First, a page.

WINCHESTER — Shawnee Supervisor Shannon Trout and Opequon Supervisor Bob Wells are the only members of the Frederick County Board of Supervisors who want to survey county residents to gauge their budget priorities.
At Wednesday’s board meeting, Trout and Wells voted in favor of conducting a survey on county spending, but supervisors J. Douglas McCarthy, Blaine Dunn, Judith McCann-Slaughter, Gary Lofton and Chairman Charles DeHaven Jr. voted against it.
Trout has repeatedly pointed out that the supervisors don’t hold a public hearing on the county’s proposed budget until fairly late in the process. This year, a hearing was held on March 27, two weeks before the supervisors adopted a $463.5 million budget.
She maintains more time is needed to react to citizen comments and concerns.
In April, Trout suggested doing a survey, saying it would provide additional feedback. She got the idea from a Virginia Association of Counties Conference and learned that a similar survey was used “very effectively” in King and Queen County. Her suggestion was met with little support.
In June, county staff sent the supervisors a memo about the proposed survey, seeking feedback. The memo said various methods could be used to conduct a survey. The memo sought direction from the board so that staff could provide a cost estimate, timeline and proposed survey content.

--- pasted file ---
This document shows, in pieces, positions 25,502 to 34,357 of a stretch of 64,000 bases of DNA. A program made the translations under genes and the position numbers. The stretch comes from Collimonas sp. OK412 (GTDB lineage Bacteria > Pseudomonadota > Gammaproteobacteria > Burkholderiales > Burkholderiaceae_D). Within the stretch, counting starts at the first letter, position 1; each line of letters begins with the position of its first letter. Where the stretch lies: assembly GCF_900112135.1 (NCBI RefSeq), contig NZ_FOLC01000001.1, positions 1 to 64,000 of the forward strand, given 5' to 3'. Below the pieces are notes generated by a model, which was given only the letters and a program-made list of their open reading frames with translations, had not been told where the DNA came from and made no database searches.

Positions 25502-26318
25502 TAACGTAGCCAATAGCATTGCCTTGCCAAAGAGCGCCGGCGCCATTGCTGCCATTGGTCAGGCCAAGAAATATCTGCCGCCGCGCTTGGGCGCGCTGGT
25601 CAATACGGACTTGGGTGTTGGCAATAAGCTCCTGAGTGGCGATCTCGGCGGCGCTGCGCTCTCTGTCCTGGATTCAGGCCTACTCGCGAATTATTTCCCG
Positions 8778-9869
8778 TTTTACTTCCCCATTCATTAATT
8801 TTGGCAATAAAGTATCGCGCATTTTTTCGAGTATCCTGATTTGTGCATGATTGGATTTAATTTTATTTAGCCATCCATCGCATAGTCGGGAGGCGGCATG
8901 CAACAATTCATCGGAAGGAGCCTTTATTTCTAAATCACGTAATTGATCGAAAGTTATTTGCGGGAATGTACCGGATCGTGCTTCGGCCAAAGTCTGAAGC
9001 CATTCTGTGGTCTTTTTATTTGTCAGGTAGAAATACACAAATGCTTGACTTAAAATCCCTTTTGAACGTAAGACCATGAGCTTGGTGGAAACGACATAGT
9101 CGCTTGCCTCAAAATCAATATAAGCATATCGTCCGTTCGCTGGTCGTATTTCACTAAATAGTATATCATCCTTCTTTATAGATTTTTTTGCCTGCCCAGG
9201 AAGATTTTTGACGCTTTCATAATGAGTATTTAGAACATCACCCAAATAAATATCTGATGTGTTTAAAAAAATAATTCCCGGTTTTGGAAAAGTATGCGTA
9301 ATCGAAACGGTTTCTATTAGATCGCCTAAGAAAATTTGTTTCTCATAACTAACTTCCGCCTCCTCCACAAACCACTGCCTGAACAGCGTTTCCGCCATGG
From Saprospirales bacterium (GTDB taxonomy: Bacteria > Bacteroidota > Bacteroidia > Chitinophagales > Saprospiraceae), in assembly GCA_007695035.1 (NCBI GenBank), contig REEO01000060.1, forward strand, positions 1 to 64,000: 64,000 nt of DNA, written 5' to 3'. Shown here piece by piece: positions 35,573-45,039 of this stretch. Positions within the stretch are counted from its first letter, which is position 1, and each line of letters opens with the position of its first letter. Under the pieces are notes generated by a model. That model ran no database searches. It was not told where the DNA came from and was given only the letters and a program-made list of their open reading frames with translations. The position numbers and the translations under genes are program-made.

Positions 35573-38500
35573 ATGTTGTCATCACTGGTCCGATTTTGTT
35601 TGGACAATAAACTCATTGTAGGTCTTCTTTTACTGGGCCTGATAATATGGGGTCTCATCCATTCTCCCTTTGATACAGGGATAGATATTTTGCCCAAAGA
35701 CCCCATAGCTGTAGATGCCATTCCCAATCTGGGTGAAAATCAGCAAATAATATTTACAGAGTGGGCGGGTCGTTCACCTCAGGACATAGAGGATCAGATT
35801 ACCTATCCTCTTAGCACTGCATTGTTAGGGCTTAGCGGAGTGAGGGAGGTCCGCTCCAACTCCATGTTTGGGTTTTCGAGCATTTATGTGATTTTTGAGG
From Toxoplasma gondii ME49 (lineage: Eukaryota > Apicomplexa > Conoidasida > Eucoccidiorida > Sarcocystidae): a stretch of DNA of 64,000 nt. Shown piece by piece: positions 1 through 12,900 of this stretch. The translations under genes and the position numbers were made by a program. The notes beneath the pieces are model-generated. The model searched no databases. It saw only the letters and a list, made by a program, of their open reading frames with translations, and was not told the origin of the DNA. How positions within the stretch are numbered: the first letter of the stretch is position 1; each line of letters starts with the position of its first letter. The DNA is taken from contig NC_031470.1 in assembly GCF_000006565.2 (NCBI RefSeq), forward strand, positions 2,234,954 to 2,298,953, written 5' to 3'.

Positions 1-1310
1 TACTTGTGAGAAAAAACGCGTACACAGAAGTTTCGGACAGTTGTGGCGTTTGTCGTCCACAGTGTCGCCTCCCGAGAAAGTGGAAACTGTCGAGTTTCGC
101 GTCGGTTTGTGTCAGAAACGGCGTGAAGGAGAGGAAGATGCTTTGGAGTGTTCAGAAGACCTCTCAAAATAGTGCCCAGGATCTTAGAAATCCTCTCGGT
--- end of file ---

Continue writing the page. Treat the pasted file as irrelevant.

Trout wanted the results by September so that supervisors could use the information as they begin the budget process. At Wednesday’s meeting, she made a motion to direct staff to create a community survey, but the motion failed.
Dunn told her he would prefer to have town hall meetings, which allow for in-depth comments. Trout said she was not opposed to town hall meetings but would also like a survey to get feedback from those who can’t attend meetings.
Lofton said, based on his experience, most surveys don’t get enough responses to be statistically significant. He believed the results would be skewed.
Trout said after the meeting that many constituents have expressed to her that they are unable to attend the meetings because of work, childcare issues or time constraints.
“I think that we are missing a large portion of our constituents who are unable to participate in the traditional way,” Trout said. “To be frank, our board is extremely, extremely outdated.”
She said the county’s population is changing and growing and supervisors need to be accepting of new ideas and reaching out to citizens in new ways.
Trout said voters should remember that several seats on the Board of Supervisors are up for election on Nov. 5. DeHaven, McCarthy and Wells are seeking re-election. Lofton’s seat is up for election but he is not seeking another term.